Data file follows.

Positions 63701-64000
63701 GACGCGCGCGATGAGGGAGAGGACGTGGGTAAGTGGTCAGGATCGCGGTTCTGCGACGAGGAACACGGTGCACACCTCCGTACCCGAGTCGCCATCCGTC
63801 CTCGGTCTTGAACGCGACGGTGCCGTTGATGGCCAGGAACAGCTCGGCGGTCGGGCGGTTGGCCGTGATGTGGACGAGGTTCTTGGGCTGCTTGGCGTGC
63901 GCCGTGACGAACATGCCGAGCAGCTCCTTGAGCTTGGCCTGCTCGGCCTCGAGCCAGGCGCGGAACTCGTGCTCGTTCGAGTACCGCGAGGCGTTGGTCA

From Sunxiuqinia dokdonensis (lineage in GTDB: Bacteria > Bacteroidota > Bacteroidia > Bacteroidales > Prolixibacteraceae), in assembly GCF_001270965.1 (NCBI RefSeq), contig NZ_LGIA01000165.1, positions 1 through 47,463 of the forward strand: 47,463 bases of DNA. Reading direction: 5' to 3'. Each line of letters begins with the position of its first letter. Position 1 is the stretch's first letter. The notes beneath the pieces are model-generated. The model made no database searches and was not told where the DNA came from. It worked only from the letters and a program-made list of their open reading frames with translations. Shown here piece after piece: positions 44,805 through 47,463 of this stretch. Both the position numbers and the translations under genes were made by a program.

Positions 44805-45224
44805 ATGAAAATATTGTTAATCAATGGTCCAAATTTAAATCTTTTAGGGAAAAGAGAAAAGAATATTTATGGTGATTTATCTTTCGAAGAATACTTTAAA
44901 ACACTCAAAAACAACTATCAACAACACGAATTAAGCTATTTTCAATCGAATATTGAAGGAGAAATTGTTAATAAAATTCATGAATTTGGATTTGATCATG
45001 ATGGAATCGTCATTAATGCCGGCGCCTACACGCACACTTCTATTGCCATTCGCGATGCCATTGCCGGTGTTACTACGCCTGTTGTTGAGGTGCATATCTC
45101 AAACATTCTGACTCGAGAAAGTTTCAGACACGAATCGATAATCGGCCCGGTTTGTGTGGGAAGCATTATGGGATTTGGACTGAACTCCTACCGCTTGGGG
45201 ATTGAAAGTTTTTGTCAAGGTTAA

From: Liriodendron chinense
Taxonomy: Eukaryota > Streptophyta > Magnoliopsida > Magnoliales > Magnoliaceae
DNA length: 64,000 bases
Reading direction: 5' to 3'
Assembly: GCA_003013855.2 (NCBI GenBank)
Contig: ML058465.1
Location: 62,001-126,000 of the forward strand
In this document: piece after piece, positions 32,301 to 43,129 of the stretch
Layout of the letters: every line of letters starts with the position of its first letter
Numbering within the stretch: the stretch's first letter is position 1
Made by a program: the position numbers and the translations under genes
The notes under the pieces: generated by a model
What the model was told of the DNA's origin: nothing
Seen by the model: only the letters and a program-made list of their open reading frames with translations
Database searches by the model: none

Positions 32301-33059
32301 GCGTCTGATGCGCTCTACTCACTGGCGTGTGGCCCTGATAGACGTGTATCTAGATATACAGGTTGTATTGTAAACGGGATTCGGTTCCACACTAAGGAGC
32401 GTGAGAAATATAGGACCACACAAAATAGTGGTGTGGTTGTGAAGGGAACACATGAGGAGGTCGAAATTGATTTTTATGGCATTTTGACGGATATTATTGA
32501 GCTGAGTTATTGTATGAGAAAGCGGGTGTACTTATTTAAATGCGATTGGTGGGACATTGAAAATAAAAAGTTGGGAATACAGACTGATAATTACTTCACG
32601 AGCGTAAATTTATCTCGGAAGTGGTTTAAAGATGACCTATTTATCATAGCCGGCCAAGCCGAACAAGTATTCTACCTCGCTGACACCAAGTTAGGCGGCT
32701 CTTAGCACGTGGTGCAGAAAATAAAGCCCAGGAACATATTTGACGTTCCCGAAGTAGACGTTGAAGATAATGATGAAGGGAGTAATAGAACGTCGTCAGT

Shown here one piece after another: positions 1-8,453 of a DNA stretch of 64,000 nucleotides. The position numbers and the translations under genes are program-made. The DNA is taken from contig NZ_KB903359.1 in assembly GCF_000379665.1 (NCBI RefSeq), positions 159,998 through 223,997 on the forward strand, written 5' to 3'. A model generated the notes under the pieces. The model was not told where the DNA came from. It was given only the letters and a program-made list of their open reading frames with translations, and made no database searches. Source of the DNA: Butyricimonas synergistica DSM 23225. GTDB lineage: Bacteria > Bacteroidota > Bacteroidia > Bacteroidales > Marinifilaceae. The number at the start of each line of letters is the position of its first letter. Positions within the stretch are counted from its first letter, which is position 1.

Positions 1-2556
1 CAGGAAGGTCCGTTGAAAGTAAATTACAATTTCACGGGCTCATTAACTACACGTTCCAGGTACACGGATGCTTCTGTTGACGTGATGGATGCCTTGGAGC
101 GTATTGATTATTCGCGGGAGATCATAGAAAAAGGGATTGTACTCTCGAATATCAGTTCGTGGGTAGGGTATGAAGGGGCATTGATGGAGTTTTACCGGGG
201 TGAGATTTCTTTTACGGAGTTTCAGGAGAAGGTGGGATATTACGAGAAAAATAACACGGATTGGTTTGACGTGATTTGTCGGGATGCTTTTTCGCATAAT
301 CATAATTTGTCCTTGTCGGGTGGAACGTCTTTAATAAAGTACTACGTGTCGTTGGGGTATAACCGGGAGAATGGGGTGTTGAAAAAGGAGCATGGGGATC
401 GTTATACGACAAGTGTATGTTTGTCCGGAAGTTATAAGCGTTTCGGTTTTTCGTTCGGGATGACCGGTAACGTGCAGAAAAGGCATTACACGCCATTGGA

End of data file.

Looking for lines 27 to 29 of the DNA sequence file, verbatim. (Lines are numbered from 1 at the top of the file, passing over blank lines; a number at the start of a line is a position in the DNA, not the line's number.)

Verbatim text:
Positions 32301-33059
32301 GCGTCTGATGCGCTCTACTCACTGGCGTGTGGCCCTGATAGACGTGTATCTAGATATACAGGTTGTATTGTAAACGGGATTCGGTTCCACACTAAGGAGC
32401 GTGAGAAATATAGGACCACACAAAATAGTGGTGTGGTTGTGAAGGGAACACATGAGGAGGTCGAAATTGATTTTTATGGCATTTTGACGGATATTATTGA